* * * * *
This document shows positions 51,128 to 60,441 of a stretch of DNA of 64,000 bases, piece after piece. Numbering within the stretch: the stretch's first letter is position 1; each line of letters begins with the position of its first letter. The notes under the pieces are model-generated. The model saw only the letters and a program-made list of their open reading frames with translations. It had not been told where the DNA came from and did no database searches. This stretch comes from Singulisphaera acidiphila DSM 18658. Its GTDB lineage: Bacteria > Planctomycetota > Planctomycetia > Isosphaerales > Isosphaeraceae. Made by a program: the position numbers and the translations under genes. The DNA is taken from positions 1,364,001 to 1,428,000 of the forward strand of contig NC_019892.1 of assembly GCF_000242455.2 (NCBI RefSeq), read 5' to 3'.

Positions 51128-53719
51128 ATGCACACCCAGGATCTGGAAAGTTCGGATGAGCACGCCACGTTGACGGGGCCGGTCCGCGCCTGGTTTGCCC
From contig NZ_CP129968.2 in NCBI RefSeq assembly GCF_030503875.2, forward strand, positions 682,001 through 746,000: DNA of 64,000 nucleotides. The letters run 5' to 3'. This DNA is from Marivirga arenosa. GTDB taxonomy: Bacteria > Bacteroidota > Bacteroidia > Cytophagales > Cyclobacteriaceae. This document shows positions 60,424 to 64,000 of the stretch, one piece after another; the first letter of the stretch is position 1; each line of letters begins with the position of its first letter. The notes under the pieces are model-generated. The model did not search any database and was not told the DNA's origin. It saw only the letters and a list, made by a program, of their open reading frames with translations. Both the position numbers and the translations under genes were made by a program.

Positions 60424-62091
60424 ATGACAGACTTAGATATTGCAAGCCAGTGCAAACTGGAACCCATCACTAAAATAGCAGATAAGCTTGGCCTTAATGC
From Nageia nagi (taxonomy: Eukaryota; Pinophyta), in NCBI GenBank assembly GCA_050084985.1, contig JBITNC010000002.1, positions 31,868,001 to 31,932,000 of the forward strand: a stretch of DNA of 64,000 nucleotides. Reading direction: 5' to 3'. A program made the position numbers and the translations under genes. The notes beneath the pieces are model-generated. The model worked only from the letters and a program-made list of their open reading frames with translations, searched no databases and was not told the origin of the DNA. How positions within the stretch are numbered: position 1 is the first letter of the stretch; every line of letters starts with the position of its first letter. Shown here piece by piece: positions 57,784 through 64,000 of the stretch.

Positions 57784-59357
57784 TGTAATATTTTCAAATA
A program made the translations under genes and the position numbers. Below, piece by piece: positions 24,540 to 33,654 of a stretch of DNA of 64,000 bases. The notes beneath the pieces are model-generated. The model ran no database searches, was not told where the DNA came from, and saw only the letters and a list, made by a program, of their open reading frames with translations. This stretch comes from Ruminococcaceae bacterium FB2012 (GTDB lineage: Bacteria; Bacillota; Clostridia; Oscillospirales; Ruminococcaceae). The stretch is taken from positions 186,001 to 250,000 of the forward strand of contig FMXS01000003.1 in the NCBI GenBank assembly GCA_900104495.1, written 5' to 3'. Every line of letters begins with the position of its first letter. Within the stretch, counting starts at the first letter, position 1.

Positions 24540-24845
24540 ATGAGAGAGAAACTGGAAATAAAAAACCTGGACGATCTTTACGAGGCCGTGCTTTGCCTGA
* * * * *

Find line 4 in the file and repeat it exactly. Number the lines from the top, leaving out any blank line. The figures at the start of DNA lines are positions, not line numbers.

From contig NZ_CP129968.2 in NCBI RefSeq assembly GCF_030503875.2, forward strand, positions 682,001 through 746,000: DNA of 64,000 nucleotides. The letters run 5' to 3'. This DNA is from Marivirga arenosa. GTDB taxonomy: Bacteria > Bacteroidota > Bacteroidia > Cytophagales > Cyclobacteriaceae. This document shows positions 60,424 to 64,000 of the stretch, one piece after another; the first letter of the stretch is position 1; each line of letters begins with the position of its first letter. The notes under the pieces are model-generated. The model did not search any database and was not told the DNA's origin. It saw only the letters and a list, made by a program, of their open reading frames with translations. Both the position numbers and the translations under genes were made by a program.